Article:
Highlights of my last several weeks’ listening, rated on a 10-point scale based on how close each rekkid came to making me/whether or not it made me shout. Also, many thanks to the wily music critic Anthony Heilbut and the indefatigable gospel archivist Opal Nations (at the perfectly-named PEWBURNER! website) for educating me and providing me resources!
THE GOSPEL ACCORDING TO RICHARD PENNIMAN – 8.0 – You might not be aware, but Richard Penniman is better known as Little Richard, and this comp, extracted from scarce vinyl, documents the various years during which he turned himself over to the church. It’s a more consistent and interesting listen than you might fear: he’s always fun when he’s talking (you get some testimony), he invests full feeling into well-traveled vessels like “Old Ship of Zion,” he’s a damn good preacher (“Coming Home”), and there’s a mighty thin line between sec and nonsec on “He Got What He Wanted (But He Lost What He Had)” and “Certainly Lord.” Whoever finally takes on the cross-referencing nightmare necessary to produce the definitive Little Richard comp will need to raid this.
The Violinaires: THE VIOLINAIRES OF DETROIT (1953-1968) (8.3) and GROOVIN’ WITH JESUS (7.5) – I never thought I’d ever buy a record with a title such as the one affixed to the latter release by this underrated gospel quartet, but that was before I heard their great screamer Robert Blair, who’s a hair from on par with Wilson Pickett, who once sang with the group. The former record is exciting as a result, excepting its secular tracks, though the uncategorizable Bizarro-Coasters track “All is Well, All is Well” will definitely keep your attention. You can program around those. Groovin’ (from the late Sixties) will also require your programming attention unless you dig versions of “Put Your Hand in the Hand” and “Let the Sunshine In” that Blair seems to have sat out (at least they’re back to back!), but there the quartet is backed by some very tough and funky Motor City soul players that let the street into the church a few steps.
The Original Blind Boys of Mississippi (featuring Archie Brownlee): THE GREAT LOST BLIND BOYS ALBUM – 10 – It’s great principally due to Brownlee, who with Julius Cheeks of the Sensational Nightingales was the greatest wailer in ’50s quartet gospel, without whom aspects of JB’s and the Wicked Pickett’s vocal attack (and I do mean attack) would have been missing. It’s lost because the recordings were released on Vee-Jay, a huge label at the time that collapsed into a mess and the oft-stunning catalog of which must be tied up in court as I type. But be patient and some sucker’ll sell it used for $5. Featuring the classics “I’m a Soldier,” “I’m Willing to Run,” “Where There’s a Will, There’s A Way,” and “I Never Heard a Man.” Woahhhhhhhhhhhhhhhhhh, indeed.
Nots: COSMETIC – 8.8 – After several perusals of Natalie Hoffman’s lyrics and album art, I can assure you she ain’t happy, she looks out of windows and into mirrors frequently and stands firmly unimpressed, and the nights are seldom what she is hoping for (I know Memphis–not to mention other cities–can be that way). So I gave up on those and just rocked along to her no-wave guitar (often in tandem, conversation, and competition with Alexandra Eastburn’s synth figures), got off on her magnificently snotty vocals, and let myself get carried along by their sonic rush. They’re not ones to tarry. Oh, and the drummer’s real good. Those two facts are related.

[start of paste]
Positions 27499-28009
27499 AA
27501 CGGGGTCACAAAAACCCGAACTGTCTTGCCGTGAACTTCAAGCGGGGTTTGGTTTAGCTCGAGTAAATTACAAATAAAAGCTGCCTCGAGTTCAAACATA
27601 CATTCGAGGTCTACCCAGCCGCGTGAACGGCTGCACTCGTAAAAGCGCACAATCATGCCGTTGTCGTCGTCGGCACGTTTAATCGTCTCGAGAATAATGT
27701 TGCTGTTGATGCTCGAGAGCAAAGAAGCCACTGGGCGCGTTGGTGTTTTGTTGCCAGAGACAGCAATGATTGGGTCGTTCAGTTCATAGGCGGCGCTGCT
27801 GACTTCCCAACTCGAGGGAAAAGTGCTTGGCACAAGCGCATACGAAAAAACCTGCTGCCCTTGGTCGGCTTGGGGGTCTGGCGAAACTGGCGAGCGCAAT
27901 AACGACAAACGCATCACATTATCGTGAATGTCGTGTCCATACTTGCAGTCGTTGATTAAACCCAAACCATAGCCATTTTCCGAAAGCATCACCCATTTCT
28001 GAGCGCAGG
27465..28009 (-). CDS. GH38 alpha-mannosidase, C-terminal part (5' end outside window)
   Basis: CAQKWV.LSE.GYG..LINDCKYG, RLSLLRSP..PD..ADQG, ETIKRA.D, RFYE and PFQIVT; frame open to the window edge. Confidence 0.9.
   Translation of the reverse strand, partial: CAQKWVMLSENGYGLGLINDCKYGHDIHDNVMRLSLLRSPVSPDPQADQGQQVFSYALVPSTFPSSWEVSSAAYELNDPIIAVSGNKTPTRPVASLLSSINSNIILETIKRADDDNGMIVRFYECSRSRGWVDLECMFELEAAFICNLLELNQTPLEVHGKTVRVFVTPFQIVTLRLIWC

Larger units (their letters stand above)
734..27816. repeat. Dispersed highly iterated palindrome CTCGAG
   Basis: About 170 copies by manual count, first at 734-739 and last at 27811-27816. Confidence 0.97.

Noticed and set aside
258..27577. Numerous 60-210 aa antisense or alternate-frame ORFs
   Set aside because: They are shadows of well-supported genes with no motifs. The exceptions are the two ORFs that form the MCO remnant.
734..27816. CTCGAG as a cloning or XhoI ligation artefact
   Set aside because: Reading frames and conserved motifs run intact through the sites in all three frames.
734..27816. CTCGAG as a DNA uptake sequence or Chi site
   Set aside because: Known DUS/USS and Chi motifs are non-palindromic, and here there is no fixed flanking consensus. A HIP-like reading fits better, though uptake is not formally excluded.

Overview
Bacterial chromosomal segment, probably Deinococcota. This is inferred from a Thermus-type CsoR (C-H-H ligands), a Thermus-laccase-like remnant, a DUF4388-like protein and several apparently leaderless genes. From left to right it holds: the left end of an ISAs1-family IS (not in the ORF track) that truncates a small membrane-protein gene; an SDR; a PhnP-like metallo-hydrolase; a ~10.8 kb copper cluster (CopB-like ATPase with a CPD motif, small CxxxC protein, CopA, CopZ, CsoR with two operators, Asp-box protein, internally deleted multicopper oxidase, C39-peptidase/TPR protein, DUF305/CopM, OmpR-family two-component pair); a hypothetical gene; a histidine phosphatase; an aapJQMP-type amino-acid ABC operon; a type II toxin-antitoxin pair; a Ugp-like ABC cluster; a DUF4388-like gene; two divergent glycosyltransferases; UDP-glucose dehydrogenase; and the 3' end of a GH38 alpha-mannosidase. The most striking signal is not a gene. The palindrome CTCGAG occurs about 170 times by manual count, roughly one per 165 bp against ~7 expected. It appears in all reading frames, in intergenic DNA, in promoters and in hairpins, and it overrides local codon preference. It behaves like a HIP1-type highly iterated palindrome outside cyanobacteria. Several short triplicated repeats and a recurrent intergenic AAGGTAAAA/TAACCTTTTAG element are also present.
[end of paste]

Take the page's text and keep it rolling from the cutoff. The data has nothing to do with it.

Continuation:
Marc Ribot: THE YOUNG PHILADELPHIANS–LIVE IN TOKYO – 7.0 – The idea’s cute, and the players couldn’t be better chosen to execute it: apply the method of Ornette’s harmolodics, which on several releases were indeed catchier than most would expect, to TSOP: the sound of Philadelphia (with some Dayton, Ohio, thrown in). But somehow it doesn’t catch quite catch fire–at times, and I never thought I’d say this about a Ribot project, it’s boring. The structures of the original songs, maybe, aren’t built to shoot the improvs into the stratosphere, and the three-piece string section doesn’t really add up to anything but a reminder of the ol’ glitter-ball. The “disco” material shows off Jamaaladeen Tacuma as the underrecorded wonder he is on bass, but Calvin Weston sounds bored and his drums are way back in the mix. The show, really, for many who’ve been thinking about buying this, is the prospect of Ribot and Mary Halvorson interacting on guitars, and that ends up being the musical equivalent of a buddy movie sans chemistry.
DESCONTRUCÃO–A PORTRAIT OF THE SÃO PAULO MUSIC SCENE – 9.0 – From the liner notes, album art, and the compilation title, the featured artists’ mission seems to be “destroy to rebuilt” [sic].” Set up to be blown up are samba (of course, but they clearly LOVE it), jazz, rock, Afrobeat (!) and “most of all MPB” (that would be “musica popular brasileira). Sound familiar? It does to me–but it doesn’t sound quite like tropicalia. The energy’s not as zany, but it’s a good bit tougher, more serious in its mission, sounds to me. The vocalists can’t match the litheness and beauty of Veloso, Costa, Ben, and Gil (a tall order, that); on the other hand, the music compensates, if this makes sense, with a euphoniousness that often ranges further outside of Brazil than its famous predecessors’. Case in point: a few of their jazz ideas touch down in, oh, about ’65–not in bossa nova territory, but New Thing’s. A scene to watch. Now if I could just understand Portuguese I might know if they’ve got something to say about their government and economy.
Dead Moon: “Black September”/”Fire in the Western World“– 10 – A perfect 45 from the lovable folks at Voodoo Doughnut that captures the garage-punk trio at their peak, at a ’93 Satyricon concert on their home turf. Neither cut’s on the recent Record Store Day release, either.